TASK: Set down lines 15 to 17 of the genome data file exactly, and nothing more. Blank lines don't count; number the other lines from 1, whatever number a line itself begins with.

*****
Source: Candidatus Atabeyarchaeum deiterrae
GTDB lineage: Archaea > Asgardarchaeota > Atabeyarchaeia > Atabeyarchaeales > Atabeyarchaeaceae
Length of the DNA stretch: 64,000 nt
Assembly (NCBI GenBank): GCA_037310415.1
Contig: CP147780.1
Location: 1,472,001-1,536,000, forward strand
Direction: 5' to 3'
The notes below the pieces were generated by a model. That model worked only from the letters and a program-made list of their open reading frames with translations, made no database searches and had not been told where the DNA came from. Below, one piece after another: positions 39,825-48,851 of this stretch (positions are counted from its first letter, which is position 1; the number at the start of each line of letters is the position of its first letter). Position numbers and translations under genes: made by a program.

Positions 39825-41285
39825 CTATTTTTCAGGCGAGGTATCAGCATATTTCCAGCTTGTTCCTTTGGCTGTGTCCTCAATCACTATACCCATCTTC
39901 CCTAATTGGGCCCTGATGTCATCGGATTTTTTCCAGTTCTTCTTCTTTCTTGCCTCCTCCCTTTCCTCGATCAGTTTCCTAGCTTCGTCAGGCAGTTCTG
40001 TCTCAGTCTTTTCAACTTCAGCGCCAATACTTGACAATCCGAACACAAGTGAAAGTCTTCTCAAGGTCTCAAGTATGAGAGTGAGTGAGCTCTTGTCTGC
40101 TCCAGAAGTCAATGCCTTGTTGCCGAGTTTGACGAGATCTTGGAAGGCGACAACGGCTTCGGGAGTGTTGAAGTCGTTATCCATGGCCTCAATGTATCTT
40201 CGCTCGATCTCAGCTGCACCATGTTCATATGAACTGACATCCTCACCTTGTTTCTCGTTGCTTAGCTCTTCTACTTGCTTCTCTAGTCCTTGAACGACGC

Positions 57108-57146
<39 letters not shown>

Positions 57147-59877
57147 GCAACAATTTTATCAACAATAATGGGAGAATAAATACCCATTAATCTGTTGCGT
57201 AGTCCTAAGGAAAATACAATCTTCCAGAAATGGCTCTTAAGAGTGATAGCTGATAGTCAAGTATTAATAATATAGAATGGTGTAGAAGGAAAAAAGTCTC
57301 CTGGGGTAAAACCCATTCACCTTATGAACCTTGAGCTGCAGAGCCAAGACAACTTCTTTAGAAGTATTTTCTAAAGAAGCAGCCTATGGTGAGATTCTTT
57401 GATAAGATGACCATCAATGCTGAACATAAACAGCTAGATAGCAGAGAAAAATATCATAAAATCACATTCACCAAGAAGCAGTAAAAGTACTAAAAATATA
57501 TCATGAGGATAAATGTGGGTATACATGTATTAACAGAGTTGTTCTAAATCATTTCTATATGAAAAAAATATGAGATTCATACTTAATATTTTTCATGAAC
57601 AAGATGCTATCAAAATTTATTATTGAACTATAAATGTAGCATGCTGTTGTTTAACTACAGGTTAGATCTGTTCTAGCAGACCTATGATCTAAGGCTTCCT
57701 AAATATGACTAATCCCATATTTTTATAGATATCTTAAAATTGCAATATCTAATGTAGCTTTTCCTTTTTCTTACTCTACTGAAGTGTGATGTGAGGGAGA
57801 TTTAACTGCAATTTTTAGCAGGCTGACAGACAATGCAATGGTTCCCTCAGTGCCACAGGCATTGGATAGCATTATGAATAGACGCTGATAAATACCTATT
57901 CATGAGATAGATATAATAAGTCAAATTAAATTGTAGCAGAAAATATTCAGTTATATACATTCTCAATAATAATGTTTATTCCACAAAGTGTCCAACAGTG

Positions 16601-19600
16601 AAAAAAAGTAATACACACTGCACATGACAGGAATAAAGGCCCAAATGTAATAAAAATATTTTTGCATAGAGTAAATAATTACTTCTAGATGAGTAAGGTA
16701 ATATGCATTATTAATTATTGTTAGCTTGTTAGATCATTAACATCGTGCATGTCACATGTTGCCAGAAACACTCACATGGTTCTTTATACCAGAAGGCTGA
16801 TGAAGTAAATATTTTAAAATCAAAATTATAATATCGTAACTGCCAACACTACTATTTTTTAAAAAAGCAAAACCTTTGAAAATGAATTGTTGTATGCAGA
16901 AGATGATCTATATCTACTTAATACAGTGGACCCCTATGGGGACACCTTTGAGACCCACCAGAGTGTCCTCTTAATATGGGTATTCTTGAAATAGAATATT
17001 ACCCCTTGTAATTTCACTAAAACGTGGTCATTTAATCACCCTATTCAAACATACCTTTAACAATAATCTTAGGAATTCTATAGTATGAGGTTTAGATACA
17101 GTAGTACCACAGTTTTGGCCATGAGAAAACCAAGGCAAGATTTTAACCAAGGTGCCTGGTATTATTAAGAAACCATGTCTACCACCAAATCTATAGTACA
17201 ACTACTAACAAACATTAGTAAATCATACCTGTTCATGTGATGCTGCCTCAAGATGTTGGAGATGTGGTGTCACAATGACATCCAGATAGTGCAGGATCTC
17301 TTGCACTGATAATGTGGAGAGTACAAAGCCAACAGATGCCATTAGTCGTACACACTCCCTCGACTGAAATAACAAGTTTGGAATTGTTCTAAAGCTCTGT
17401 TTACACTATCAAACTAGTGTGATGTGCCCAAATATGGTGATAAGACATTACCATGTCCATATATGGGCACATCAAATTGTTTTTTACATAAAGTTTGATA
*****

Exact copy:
Positions 57108-57146
<39 letters not shown>

Positions 57147-59877